Much less murky

Photo: Jürgi-würgi via Wikimedia Commons
Photo: Jürgi-würgi via Wikimedia Commons

The GWCT, YFTB, The Times and the Shooting Times are all making hay over an embargoed scientific paper which the rest of us can’t access.  It’s pretty shoddy behaviour really.  They should all remove their online articles and wait for the publication of the paper in May.

I contacted the authors of the paper today. The first person I contacted was the only author of the paper who works at the University of Swansea, since that is where GWCT say they accessed the paper.  I won’t name the guy (because the paper is embargoed (remember?)).  I sent this unnamed person a list of questions and didn’t get a reply to them as such, but did get a reply saying he was on his way to an airport.

I also contacted the senior author of the paper, Prof Matt Davies (Assistant Professor (Soil and Plant Community Restoration), School of Environment and Natural Resources, The Ohio State University) because the GWCT have published his name on their blog, and he told me he was dealing with this matter on behalf of all the other authors.  Prof Davies was very open and very helpful.  It is clear that he is embarrassed by the accidental emergence of this paper (an error) and the furore that has been caused by others (not an error – but not his fault). No-one can escape the irony of a scientific paper talking about the politics of land use being embroiled in the politics of land use.

Prof Davies gave me this quote (which I reproduce in full) on behalf of all the authors (but he wouldn’t have had time to clear it with them all):

The paper was accidentally made publicly available for a short time, this has been corrected. In that time a number of organisations picked it up. We do not endorse any of the current media coverage of our work, associated press releases or blog posts. We are disappointed that a paper that calls for a better understanding and representation of fire in scientific debates, and in the media, has been picked up in such a politicized way. Ironically, this is doing exactly what we are arguing against. We recognise the fire is an emotive topic in the U.K., much more so than in other countries. We only want fire to be understood as an ecosystem processes and for managed fire to be discussed based on a thorough understanding of the balance between its various benefits and disbenefits. We look forward to discussing and debating the scientific arguments made in our paper once it is officially published in May.’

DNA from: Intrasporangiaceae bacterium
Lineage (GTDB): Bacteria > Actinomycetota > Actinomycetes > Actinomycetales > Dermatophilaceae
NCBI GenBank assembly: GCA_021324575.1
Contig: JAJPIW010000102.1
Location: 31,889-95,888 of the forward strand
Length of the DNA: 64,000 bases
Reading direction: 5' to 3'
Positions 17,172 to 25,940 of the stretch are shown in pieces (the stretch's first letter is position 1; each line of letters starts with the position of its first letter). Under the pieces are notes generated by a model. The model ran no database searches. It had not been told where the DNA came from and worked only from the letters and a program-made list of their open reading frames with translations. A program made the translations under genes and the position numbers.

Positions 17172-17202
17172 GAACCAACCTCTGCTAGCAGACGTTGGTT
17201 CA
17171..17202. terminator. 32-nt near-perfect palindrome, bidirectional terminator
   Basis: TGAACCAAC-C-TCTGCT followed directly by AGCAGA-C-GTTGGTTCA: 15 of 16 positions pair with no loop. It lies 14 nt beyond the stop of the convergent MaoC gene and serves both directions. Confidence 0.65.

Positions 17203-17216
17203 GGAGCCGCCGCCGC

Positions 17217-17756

So, there you go. Cock-up not conspiracy. And the authors don’t endorse any of the coverage. And the paper is embargoed – did I mention that before?

I wonder whether GWCT were asked not to publish their blog?

I think that the GWCT ought to remove their blog from their website and then they can put it back up in May when the paper is published. That would be the right thing to do and if they have a vestigial ounce of scientific credibility then that is what they will do.  I’d say that GWCT are as likely to do that as Willie Mullins is to train no winners at next week’s Cheltenham Festival (ie practically no chance at all).

And in May, this blog will address the subject of whether the RSPB deserve a damn good hiding over this matter.

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4 Replies to “Much less murky”

  1. I agree the chances of the GWCT et al doing the right thing is very very small they seem incapable of doing or supporting the right thing these days.

  2. So er ... when is something that is published online deemed not to be published is it a clue when all 1142 lines of the paper have their own number usually it would be just the 41 pages that get the numbers so it all looks a bit funny like it isn't finished anyway no matter look it is ironic that all this huff'n'puff should blow up for something sailing under the flag of "Cronfa - Swansea University Open Access Repository - Setting Research Free" don't you just love it when that happens

  3. I note that the paper has now been formally published. Mark: it would be interesting to read your views on the paper and how it criticises the RSPB. I have commented directly on aspects of the paper on Twitter here:
    Dr Davies has responded as follows:


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